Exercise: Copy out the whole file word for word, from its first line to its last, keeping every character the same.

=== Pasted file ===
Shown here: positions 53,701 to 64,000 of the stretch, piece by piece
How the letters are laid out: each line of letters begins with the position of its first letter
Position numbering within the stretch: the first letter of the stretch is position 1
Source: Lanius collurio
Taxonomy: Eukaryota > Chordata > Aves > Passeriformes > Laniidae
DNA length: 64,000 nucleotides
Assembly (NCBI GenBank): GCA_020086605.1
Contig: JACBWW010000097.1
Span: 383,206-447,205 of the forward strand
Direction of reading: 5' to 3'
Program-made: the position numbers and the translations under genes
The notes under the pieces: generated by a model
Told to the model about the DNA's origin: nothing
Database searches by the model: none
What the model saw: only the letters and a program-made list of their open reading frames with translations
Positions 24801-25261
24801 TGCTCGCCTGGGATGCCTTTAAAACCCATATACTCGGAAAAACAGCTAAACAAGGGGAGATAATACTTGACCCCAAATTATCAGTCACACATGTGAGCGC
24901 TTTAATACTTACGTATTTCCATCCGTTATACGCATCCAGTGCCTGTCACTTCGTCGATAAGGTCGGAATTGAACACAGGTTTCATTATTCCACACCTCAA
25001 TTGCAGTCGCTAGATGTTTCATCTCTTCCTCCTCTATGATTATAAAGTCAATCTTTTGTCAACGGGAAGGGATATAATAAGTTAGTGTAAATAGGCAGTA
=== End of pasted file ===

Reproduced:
Shown here: positions 53,701 to 64,000 of the stretch, piece by piece
How the letters are laid out: each line of letters begins with the position of its first letter
Position numbering within the stretch: the first letter of the stretch is position 1
Source: Lanius collurio
Taxonomy: Eukaryota > Chordata > Aves > Passeriformes > Laniidae
DNA length: 64,000 nucleotides
Assembly (NCBI GenBank): GCA_020086605.1
Contig: JACBWW010000097.1
Span: 383,206-447,205 of the forward strand
Direction of reading: 5' to 3'
Program-made: the position numbers and the translations under genes
The notes under the pieces: generated by a model
Told to the model about the DNA's origin: nothing
Database searches by the model: none
What the model saw: only the letters and a program-made list of their open reading frames with translations
Positions 24801-25261
24801 TGCTCGCCTGGGATGCCTTTAAAACCCATATACTCGGAAAAACAGCTAAACAAGGGGAGATAATACTTGACCCCAAATTATCAGTCACACATGTGAGCGC
24901 TTTAATACTTACGTATTTCCATCCGTTATACGCATCCAGTGCCTGTCACTTCGTCGATAAGGTCGGAATTGAACACAGGTTTCATTATTCCACACCTCAA
25001 TTGCAGTCGCTAGATGTTTCATCTCTTCCTCCTCTATGATTATAAAGTCAATCTTTTGTCAACGGGAAGGGATATAATAAGTTAGTGTAAATAGGCAGTA